I’m bored with my hair!

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As you have read in the title above, I am bored with my hair. Although I am a lazy natural and do not take care of my hair as often as I should, every so often I find myself getting bored with my hair. After months of doing twist outs, braid outs, bantu kots, head wraps and puffs, I have found that I have become bored with my hairstyle choices. Due to the fact that I have become increasingly busy, I no longer have the time to do my hair and thus find myself repeating hair styles over and over again. Now I want to try something different.

I want to take a risk with my hair instead of constantly worrying about length and growth. I was thinking of dying my hair a random color such as silver or purple. I know that these colors are not the typical light brown or burgundy that most naturals tend to stick to when it comes to dying hair, but I do not like to do what everyone else does so they would be perfect for me. A streak of purple or a streak of silver would be new for me but it would allow me to move out of my comfort zone and add some personality to my hair and my appearance. However, I am terrified of having to repair the damage done from bleaching and coloring my hair.

I also thought about giving my hair a break all together and doing marley twists again. I loved my twists when I got them done last summer and I would not mind having them again, except I would want my twists to be much larger (I love big chunky twists). This option would be a win-win for me because while I can enjoy trying new things to the marley hair, my own natural hair gets to be protected from the winter approaching. Lord knows I love my twists but I am also contemplating getting faux locs again. One of the main reasons I love chunky twists is because they share a similar look to locs, so why not just get faux locs and call it a day? (the take down process is also much much easier).

As indecisive as I am, it will take me a while to finally make up my mind, but as for you all, what protective styles or new things are you trying with your hair for the winter?

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Dark Skinned Women With Natural Hair Cannot Wear Red Lipstick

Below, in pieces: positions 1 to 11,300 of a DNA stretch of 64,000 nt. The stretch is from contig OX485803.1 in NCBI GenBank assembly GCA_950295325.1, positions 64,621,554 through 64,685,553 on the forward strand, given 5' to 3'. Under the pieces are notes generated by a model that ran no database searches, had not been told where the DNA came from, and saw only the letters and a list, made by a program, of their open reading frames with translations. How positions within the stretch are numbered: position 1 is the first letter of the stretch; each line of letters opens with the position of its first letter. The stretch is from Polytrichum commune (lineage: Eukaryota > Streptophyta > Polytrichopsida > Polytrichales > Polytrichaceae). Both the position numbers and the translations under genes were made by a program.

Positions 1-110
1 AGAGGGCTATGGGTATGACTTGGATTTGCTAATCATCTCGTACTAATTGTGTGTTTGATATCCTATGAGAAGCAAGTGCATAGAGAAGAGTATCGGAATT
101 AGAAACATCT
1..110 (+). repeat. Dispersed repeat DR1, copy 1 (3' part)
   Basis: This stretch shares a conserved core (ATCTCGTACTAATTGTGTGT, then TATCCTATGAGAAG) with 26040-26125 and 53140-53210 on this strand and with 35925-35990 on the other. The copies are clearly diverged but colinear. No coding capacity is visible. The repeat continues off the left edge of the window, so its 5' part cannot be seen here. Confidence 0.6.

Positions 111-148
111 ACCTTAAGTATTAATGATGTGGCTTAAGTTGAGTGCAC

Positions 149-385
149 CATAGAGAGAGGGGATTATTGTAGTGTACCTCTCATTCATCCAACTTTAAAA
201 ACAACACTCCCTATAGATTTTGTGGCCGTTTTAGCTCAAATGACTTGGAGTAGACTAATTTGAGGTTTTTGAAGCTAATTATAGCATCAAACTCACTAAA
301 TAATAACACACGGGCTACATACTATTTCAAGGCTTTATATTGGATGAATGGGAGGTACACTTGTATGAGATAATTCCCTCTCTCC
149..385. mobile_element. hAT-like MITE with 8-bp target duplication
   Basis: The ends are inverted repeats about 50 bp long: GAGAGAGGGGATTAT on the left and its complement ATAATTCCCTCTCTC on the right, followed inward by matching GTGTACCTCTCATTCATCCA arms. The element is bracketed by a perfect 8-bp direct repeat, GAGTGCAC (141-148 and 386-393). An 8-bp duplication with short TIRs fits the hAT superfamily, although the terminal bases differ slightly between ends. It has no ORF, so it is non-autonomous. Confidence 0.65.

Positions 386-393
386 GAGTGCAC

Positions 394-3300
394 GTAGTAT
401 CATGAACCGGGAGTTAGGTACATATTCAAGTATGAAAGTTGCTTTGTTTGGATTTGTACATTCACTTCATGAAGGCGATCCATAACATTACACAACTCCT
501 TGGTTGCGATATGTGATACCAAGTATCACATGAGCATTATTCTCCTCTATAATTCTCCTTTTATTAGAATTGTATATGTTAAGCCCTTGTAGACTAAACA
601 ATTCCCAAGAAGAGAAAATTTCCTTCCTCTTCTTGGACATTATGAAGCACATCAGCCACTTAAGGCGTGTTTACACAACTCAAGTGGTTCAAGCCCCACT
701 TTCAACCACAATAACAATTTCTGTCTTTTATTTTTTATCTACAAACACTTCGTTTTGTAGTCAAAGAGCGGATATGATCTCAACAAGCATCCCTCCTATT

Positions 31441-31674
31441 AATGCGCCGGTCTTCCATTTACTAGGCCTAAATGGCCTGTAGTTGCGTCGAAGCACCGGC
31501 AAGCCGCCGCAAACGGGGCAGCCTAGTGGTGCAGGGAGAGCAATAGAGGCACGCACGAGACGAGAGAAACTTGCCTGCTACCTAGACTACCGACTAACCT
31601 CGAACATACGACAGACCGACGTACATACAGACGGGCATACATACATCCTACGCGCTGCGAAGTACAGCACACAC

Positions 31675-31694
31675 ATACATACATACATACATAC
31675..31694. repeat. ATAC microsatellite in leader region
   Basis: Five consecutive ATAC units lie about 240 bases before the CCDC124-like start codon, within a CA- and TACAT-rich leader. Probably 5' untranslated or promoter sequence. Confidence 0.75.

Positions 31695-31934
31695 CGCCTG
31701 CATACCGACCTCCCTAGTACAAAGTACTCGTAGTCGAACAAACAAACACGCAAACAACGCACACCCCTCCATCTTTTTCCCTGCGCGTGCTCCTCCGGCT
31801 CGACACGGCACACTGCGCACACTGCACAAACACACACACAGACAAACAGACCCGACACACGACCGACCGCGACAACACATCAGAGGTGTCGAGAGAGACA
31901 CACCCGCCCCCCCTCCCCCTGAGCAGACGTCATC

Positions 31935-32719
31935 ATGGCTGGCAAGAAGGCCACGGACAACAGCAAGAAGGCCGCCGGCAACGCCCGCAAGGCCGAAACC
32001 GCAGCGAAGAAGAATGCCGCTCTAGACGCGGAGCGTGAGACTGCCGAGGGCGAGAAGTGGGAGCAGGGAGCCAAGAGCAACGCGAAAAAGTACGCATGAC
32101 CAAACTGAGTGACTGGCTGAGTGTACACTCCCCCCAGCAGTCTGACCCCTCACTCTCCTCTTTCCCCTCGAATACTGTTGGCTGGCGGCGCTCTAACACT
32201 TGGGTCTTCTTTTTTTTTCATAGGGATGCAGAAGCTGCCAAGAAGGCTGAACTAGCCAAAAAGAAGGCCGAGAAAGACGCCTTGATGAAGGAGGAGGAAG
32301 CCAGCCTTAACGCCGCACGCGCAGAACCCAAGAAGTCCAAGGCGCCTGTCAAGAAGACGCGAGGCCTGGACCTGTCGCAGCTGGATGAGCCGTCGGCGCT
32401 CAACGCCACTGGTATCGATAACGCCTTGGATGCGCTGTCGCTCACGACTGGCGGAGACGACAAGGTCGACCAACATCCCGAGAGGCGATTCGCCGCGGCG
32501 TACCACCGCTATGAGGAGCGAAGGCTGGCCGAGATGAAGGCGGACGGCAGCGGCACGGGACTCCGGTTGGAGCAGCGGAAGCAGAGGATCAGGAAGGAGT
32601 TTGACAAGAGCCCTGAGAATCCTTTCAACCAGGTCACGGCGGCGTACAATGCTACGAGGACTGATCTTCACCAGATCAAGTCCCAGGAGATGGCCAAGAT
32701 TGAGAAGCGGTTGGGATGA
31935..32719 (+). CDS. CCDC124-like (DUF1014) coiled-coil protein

ImageAs a dark skinned woman in America, I’ve been told plenty of times that red lipstick or any lip stick color in general would not be suitable for me because “lipstick wasn’t made for dark skinned women.” It’s shocking to know that this stigma against black women is still alive and well. In America’s eyes, it’s bad enough that I cursed myself by returning to my natural locks, but now I’ve decided to wear lipstick? How tragic! *insert sarcasm*

Even abysmal rapper A$AP Rocky has gone out of his way to share about his disgust of darker women wearing red lipstick. One may think, ‘oh who cares about the opinion of some rapper guy,’ but the truth is that he is only regurgitating what he has been taught all of his life–dark skinned women are ugly.

Well I’m here to prove that this statement is a complete and utter lie. Any shade of the spectrum can wear any color lipstick they want because all shades of brown are beautiful. For far too long, darker women have been oppressed on their choices to do what they want with both their hair and faces and I’m not gonna take it anymore.

It really does not matter how anyone feels about my choice and other dark skinned women’s choice to wear lipstick. If we like it, we’ll wear it with our faces beat for the gawds! And you can continue to be mad…from OUTSIDE of the club 🙂

If you wear dread locks, you need not apply

Image In the year 2014, it is still shocking to see that wearing dread locks in the workplace is still considered a taboo. A lot of people still view dread locks as unprofessional, or associate it with heavy drug use such as marijuana,

My purpose in posting about this is not to continue beating a dead horse, but to instead ask all of you readers a couple questions. Why is the way in which we wear our hair so important to others? How can we change the dynamics so that way every hair type can be accepted?

“I am not a Rastafarian”

dreadlocksI cannot speak for American culture, but I have noticed in West Indian culture, if a person chooses to wear dread locks, they are automatically a Rastafarian. For those who are unaware, a Rastafarian is a person who practices Rastafarianism, a religion originating in Jamaica. People who follow this religion abide by certain criteria such as wearing dreadlocks and refraining from consuming pork. In Jamaica, Rastafarians are rejected in society and are considered to be low class citizens. Because of this stigma, the majority of Jamaicans do not wear dreadlocks so they will not confused with Rastafarians.

Even with West Indians who have migrated to other parts of the world, the stigma of wearing dread locks still resignates with them. Many West Indians automatically consider a person who wears dreadlocks to either be dirty or poor and thus a Rastafarian.

As a member of the natural hair community, I have to defend my fellow brothers and sisters. I don’t believe that it is fair to pass judgement on the way in which a religious group or anyone decides to wear their hair. It is not fair to the religious group, nor to the individual. I understand that with old ways of thinking, it can be hard to break the stigma, but it is in no way excusable.